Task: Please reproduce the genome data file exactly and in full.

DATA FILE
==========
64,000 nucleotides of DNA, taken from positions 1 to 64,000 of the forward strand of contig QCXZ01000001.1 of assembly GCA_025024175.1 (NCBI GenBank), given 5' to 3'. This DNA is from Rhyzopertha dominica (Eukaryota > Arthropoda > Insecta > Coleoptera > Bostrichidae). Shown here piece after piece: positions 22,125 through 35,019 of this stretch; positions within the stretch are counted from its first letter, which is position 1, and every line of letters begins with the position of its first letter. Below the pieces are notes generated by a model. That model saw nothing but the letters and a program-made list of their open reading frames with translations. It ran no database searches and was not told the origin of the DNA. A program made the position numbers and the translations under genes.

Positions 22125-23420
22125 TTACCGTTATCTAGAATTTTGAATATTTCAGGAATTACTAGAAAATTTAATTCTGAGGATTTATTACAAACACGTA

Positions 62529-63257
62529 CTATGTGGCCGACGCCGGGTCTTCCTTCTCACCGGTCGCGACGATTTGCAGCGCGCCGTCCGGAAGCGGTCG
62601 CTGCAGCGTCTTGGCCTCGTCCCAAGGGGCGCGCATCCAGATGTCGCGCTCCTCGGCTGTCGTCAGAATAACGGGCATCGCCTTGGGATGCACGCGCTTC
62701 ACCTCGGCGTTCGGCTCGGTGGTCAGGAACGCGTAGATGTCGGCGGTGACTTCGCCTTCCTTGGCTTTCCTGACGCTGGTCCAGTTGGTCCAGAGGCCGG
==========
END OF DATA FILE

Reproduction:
64,000 nucleotides of DNA, taken from positions 1 to 64,000 of the forward strand of contig QCXZ01000001.1 of assembly GCA_025024175.1 (NCBI GenBank), given 5' to 3'. This DNA is from Rhyzopertha dominica (Eukaryota > Arthropoda > Insecta > Coleoptera > Bostrichidae). Shown here piece after piece: positions 22,125 through 35,019 of this stretch; positions within the stretch are counted from its first letter, which is position 1, and every line of letters begins with the position of its first letter. Below the pieces are notes generated by a model. That model saw nothing but the letters and a program-made list of their open reading frames with translations. It ran no database searches and was not told the origin of the DNA. A program made the position numbers and the translations under genes.

Positions 22125-23420
22125 TTACCGTTATCTAGAATTTTGAATATTTCAGGAATTACTAGAAAATTTAATTCTGAGGATTTATTACAAACACGTA

Positions 62529-63257
62529 CTATGTGGCCGACGCCGGGTCTTCCTTCTCACCGGTCGCGACGATTTGCAGCGCGCCGTCCGGAAGCGGTCG
62601 CTGCAGCGTCTTGGCCTCGTCCCAAGGGGCGCGCATCCAGATGTCGCGCTCCTCGGCTGTCGTCAGAATAACGGGCATCGCCTTGGGATGCACGCGCTTC
62701 ACCTCGGCGTTCGGCTCGGTGGTCAGGAACGCGTAGATGTCGGCGGTGACTTCGCCTTCCTTGGCTTTCCTGACGCTGGTCCAGTTGGTCCAGAGGCCGG